Nana Malaya Rucker leads a procession du
Attendees at Plaque dedication
Plaque reveal and dedication
Deborah Bond Sings at Plaque reveal
Nana Malaya Rucker at Plaque Dedication.
Deborah Bond and Nana Malaya Rucker
Tisdale Fager Ricks Seiver Waters Plaque
National Register of Historic Places Designation Plaque Dedication Foundation Board

Click Images Above to Pause or Enlarge

We gathered on the plateau to reflect, honor and celebrate the lives of Dr. Martin Luther King and those interred in our cemeteries. Lisa Fager, Foundation Executive Director shared the ceremony program and context of the cemeteries' designation in the National Register of Historic Places. Vernon Ricks, Chairperson, Mount Zion United Methodist Church Trustee and Foundation Board member, shared scripture.  "Lift Every Voice and Sing" was performed by acclaimed artist Deborah Bond. Neville Waters, Foundation Board President, shared perspectives of the history of the cemeteries, and the role of his grandfather and father in the black Georgetown community.  Patrick Tisdale, Volunteer Activity Coordinator presented a story written to honor the day.  Nana Malaya Rucker led the assembled in a spirited Libation ceremony and procession. Finally, the community and program participants unveiled and dedicated the National Register of Historic Places designation plaque.    Images by James Newton Photography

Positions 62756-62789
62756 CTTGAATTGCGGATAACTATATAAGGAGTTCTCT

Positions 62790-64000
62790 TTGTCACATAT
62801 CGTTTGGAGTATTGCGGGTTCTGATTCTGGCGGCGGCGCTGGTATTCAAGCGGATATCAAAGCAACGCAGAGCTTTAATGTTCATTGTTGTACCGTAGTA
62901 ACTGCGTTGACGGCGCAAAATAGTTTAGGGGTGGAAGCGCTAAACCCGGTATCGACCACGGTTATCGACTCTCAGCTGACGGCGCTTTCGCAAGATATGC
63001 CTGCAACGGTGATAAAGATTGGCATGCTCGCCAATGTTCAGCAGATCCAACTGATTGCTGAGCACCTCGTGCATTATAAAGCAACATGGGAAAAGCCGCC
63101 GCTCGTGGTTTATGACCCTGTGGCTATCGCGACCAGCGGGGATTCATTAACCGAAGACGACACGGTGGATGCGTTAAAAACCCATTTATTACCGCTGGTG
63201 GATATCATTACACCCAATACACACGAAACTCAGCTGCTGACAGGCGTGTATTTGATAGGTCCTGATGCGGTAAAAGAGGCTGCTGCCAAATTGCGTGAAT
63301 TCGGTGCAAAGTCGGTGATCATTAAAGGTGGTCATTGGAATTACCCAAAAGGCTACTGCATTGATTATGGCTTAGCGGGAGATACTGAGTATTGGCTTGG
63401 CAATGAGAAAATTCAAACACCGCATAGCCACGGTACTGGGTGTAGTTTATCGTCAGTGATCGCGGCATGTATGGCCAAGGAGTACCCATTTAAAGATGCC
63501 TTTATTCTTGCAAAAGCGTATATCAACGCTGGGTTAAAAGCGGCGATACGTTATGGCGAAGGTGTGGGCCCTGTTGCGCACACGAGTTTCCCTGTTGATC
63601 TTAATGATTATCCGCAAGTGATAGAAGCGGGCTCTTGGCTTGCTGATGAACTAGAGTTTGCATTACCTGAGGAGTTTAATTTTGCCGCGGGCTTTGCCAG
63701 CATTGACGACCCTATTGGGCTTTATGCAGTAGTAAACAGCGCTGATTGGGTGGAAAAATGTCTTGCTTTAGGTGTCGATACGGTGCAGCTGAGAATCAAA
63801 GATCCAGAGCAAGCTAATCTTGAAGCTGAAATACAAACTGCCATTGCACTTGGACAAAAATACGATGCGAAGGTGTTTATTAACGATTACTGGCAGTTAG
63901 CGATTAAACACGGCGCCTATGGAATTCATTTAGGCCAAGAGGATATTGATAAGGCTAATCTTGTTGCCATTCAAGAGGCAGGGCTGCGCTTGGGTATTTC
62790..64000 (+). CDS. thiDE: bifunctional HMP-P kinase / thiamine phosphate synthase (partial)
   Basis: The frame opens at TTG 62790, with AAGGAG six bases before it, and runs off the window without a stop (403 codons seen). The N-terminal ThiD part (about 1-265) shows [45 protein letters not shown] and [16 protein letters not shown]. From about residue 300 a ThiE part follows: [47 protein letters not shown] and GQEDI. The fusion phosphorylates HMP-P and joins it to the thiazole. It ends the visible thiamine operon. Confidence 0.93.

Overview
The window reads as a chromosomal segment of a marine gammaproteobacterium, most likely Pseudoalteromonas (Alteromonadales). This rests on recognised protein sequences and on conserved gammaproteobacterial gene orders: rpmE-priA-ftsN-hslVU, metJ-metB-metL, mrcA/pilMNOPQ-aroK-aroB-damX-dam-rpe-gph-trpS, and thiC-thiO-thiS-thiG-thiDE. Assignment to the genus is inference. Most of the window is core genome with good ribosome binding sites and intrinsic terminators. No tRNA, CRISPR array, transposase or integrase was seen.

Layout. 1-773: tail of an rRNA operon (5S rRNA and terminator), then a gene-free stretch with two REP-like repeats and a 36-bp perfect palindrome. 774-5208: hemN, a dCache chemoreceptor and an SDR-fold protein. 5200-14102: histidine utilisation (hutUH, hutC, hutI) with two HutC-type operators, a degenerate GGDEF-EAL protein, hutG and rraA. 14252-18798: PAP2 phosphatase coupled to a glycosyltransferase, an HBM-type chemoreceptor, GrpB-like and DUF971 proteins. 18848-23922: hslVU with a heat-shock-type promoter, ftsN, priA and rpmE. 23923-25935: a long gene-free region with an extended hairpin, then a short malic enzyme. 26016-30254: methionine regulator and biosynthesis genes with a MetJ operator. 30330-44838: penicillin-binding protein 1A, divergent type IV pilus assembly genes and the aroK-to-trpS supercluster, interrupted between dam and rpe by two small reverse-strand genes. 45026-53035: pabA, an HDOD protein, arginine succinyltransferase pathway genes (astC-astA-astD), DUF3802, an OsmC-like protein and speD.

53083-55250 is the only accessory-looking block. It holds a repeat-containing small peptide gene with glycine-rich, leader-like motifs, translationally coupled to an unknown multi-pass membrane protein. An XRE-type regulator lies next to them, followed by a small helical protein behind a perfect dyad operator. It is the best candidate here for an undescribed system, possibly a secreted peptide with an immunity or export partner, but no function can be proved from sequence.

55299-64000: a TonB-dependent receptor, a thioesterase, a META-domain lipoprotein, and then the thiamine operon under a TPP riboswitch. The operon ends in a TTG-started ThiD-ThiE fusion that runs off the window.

The placement of the plaque in the entrance area of the Female Union Band Society Cemetery:

  • Informs visitors that the “park-like” and wooded grounds before them are in fact a sacred historic burial ground for thousands of individuals

  • Provides visitors information about the history of the cemeteries, the lives, and contributions made by the interred to the establishment of Georgetown and to the transition of the United States to a post-slavery era

  • The NRHP Sign supports the Mount Zion - Female Union Band Memorial Park, Inc. Foundation goal of the burial grounds being a living historic memorial

HELP US SAVE GEORGETOWN'S

AFRICAN AMERICAN HISTORY & CEMETERIES

PRESERVE
RESTORE
EDUCATE
PROTECT